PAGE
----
A programmer looks at the current versions of five well-known text editors and offers his take on how well they perform.
By Himanshu Arora
July 31, 2013 06:00 AM ET
Computerworld - Today's Linux text editors bridge the gap between the needs of high-end programmers and those of day-to-day users. These applications offer a range of functionality, from clean and user-friendly interfaces (preferred for normal text editing) to power-packed features (required for programming).Most Linux users I've talked to tell me they want a text editor that can be used for normal text editing (and even some word processing) as well as for hard-core programming and coding. And, of course, they're looking for a low learning curve.
While most review round-ups try to answer the question "Which product is the best?" the real question in this case is: "Which one is best for you?" It all depends on what you require -- whether you are more comfortable with easier, graphic-based interfaces or just want a solid, down-and-dirty text editor. The following should provide some guidance as to where to look.
Gedit -- the official text editor for Linux flavors that support the Gnome desktop environment -- is a simple yet useful graphical text editor that is often the first choice of users who are new to *nix systems. This editor has been part of the Gnome project since the project came into existence in 1997.
What's newGedit includes a variety of strong features including UTF-8 support, syntax highlighting, the ability to edit files kept at remote machines, text wrapping and tab support. The latest version of Gedit (3.8.1) introduces a Zeitgeist plugin to use the libzeitgeist2 library, some improvements in the documentation and miscellaneous bug fixes.
What's good about itBesides being a good text editor for newbies, Gedit provides many features that make it programmer and developer friendly. These include auto indentation, line numbers, bracket matching, backup files and auto-save files. Another nice feature is its ability to recognize and open most file formats with syntax highlighting.
I personally like the ability of Gedit to open files in tabs (as in a browser), which makes switching between files really easy.
There are some other nice features. For example, if you are programmer and your manager is very strict about code indentation, you can disable tabulation and opt for auto indentation by checking the corresponding options in the Edit --> Preferences --> Editor menu.
Gedit includes a plugin facility through which various plugins -- offered with Gedit or from third parties -- can be added. This flexibility results in enormous power.
What needs to be fixedAs a programmer, I feel that Gedit could do more by adding features such as code folding into its armory. When handling huge files, it is really useful if you can fold/collapse irrelevant sections and work only on those sections that require editing.
Another minor problem: When using #if 0 and #endif to comment on C/C++ code, the comments are the same color as normal text comments. So if you have lots of text comments in your code and somewhere in-between you have a commented block of code, then it sometimes becomes difficult to identify the commented code.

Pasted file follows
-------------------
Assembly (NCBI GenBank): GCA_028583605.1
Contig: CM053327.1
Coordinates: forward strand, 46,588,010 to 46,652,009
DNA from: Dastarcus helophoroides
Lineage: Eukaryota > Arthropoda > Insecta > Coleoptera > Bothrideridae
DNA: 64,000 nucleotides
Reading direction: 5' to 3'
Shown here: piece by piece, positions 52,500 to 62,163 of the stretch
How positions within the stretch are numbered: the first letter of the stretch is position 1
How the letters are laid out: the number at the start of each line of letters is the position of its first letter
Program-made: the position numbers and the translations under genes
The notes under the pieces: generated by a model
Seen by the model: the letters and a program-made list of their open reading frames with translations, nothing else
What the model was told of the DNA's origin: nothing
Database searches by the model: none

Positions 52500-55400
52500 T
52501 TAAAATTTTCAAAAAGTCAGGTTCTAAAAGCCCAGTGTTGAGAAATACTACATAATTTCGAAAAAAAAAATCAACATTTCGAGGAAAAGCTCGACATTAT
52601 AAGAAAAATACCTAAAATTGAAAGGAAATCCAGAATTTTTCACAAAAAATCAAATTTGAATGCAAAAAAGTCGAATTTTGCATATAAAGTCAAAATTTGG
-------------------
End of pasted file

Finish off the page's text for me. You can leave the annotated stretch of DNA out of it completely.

Bottom lineGedit is very simple to learn and use -- you only have to learn various configuration options if you need advanced features.
What's newGNU Emacs is one of the oldest text editors around, but it's still being developed and maintained actively. The latest stable release -- 24.3 -- was released on March 11, 2013.
This release includes several major improvements, including an update for the Common Lisp emulation library, and a new major mode for Python, among others.
What's good about itWritten in C and Emacs Lisp (a dialect of the Lisp programming language), GNU Emacs is a user-friendly, customizable, and extensible text editor. It includes almost all of the features that are required in a good text editor.
For example, it offers context-sensitive editing modes, good tutorials and built-in documentation for new users, complete Unicode support for most human languages, and extensions to add new functionality. In addition, GNU Emacs is capable of printing and formatting documents just like a word processor, which isn't all that usual in a programming text editor.
What needs to be fixedBeside a steep learning curve, the major downside of GNU Emacs is its relatively slow performance. When compared with other text editors, GNU Emacs runs a bit slower because the Lisp code takes time to load and interpret, which can cause performance issues when dealing with very large files. But for daily usage, with average-sized files, this shouldn't be an issue.
Bottom lineDespite being more than three decades old, GNU Emacs still holds its ground with a large and loyal following. The fact that it is still actively maintained, is user-friendly and comes with built-in documentation and tutorials makes it a worth using for day-to-day text editing work.
What's newNano contains all the basic features of a standard text editor. It was actively maintained until 2010, but since then activity seems to have slowed down a bit. The latest version of Nano is 2.2.6, which, according to change logs, was released on November 22, 2010.
This release adds a section to the FAQ about how to use nanorc (Nano's RCFile) on Win32 systems and returns the check for restricted mode to the spell-checker.
What's good about itNano is the text editor that pops up by default when you run the visudo command on Ubuntu Linux (to edit sudoers information). It contains all the functionalities and features of Pico but adds some extra features, such as regular expression-based search and replace, smooth scrolling and colored text.
What needs to be fixedThe only problem I have with Nano is that it was created to emulate Pico -- which was not a feature-rich editor. Though Nano adds some extra features, it still stands behind Vi/Vim editors, which are more powerful command-line text editors that provide a variety of features.